Prix Gaïa 1996 – Vincent Calabrese. Craftsmanship-Creation category
The self-taught man was honored for his undeniable talent that encouraged him to develop his watchmaking skills which is how he came to create complicated watches and clocks and design several original models.
- Les Spatiales: complete movement of the watch "suspended" in the air.
- The Flying Tourbillon
Born in Naples, Vincent Calabrese moved to Switzerland right before he turned 18 in the early 1960s. After years spent working for others, he decided to set up his own company to make watches in the 1970s, when Swiss watchmaking was in the middle of a crisis.
Calabrese wanted his timepieces to highlight watchmakers' handiwork without any visual hindrance of the dial.
Thus were designed the Spatiales watches. They featured movements suspended at the heart of an entirely transparent sapphire case. The whole was affixed on the crown at the back of the watch. The system's ingenuity also included a strict minimum of components necessary for the watch to function properly. This particular watchmaking style allowed him to come up with unique movements that could be customized in any shape, as per the orders of his clients.
It is to be noted that his first piece won the Gold medal at the International Exhibition of Inventions in Geneva in 1977. Another of his biggest achievements is the Flying Tourbillon (1998) which had a “classic” or “"regulator” display. One special aspect of his work is that he developed all his watches on his own - from the movement to most of his components, as well as the case, engravings, enameling and jewel-setting.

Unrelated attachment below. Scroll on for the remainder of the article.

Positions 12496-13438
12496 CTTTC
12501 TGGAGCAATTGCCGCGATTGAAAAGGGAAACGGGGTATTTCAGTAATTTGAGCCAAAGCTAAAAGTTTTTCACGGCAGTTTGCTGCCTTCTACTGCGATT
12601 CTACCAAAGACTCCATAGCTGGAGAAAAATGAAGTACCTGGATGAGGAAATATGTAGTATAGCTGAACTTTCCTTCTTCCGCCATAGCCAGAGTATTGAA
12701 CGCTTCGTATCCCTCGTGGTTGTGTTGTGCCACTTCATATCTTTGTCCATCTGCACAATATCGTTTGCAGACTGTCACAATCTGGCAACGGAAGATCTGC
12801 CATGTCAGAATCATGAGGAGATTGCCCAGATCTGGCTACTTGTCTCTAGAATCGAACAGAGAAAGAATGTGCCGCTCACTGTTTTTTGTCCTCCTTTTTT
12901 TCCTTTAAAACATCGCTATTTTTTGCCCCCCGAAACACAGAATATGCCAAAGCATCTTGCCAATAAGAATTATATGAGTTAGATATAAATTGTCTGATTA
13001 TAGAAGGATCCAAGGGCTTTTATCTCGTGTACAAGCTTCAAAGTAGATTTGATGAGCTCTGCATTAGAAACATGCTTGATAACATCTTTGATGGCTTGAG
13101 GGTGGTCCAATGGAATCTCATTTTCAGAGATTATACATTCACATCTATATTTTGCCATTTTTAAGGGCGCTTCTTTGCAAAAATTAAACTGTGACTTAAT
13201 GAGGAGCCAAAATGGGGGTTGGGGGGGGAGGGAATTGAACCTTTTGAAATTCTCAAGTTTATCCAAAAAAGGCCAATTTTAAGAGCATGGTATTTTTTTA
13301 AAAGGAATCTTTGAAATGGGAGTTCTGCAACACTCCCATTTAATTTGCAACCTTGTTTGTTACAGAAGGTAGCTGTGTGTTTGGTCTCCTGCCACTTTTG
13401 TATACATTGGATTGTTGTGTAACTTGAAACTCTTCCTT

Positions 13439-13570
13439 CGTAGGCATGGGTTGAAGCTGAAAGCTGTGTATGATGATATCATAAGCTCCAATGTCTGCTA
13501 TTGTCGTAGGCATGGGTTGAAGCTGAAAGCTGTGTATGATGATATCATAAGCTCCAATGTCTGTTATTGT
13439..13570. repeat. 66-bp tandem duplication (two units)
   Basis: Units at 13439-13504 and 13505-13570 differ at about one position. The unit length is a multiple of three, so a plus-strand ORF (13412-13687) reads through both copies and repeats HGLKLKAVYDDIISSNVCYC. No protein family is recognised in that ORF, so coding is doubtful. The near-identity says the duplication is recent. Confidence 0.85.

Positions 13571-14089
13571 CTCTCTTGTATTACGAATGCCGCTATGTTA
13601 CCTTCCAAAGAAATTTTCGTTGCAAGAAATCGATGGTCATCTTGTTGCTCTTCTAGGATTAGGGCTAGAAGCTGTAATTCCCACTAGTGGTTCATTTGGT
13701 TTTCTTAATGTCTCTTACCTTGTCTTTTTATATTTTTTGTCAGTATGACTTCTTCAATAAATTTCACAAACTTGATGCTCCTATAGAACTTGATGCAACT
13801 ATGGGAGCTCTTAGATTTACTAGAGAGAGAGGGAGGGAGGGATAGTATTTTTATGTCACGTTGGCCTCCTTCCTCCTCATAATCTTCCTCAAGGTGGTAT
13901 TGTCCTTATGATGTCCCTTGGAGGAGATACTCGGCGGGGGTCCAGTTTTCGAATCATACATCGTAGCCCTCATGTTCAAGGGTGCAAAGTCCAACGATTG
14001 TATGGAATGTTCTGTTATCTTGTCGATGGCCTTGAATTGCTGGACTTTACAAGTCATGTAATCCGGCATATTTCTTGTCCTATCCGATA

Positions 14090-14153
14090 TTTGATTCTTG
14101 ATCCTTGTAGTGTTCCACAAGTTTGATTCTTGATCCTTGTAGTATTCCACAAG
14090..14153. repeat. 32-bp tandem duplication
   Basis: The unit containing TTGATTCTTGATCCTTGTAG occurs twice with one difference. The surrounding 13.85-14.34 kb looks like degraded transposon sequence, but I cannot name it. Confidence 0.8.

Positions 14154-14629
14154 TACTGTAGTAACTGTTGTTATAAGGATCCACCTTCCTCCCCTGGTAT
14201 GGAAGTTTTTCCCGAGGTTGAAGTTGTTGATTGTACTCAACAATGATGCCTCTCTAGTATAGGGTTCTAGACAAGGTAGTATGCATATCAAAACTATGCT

After the success of his first timepieces, Calabrese went on to invent other watch models. In 1989, he created Two Hands, a type of chronometric lever in which the entire movement was housed on the minutes hand and which displayed a minuscule pendulum equipped with a pin-type lever escapement.
He also designed watches for the Techniques collection. They featured a patented power reserve indicator – which was also the world's thinnest at the time – and additional mechanisms such as indicators of weeks, days and time zones, so that the time display and setting could be done more easily.
Vincent Calabrese Stone
The Ludiques watch collection offered a new way of reading time via jumping hours that bounced around the dial or stood in the middle. He is also the brains behind the Philosophiques watches, bearers of very personal messages, which were equipped with a quartz movement and a unique dial with stage curtains also featuring jumping hours, images and even written messages.
Since 1996, Calabrese has continued designing and bringing about innovations. One of his most renowned watch is the flying tourbillon Regulus while he also produced several mechanisms.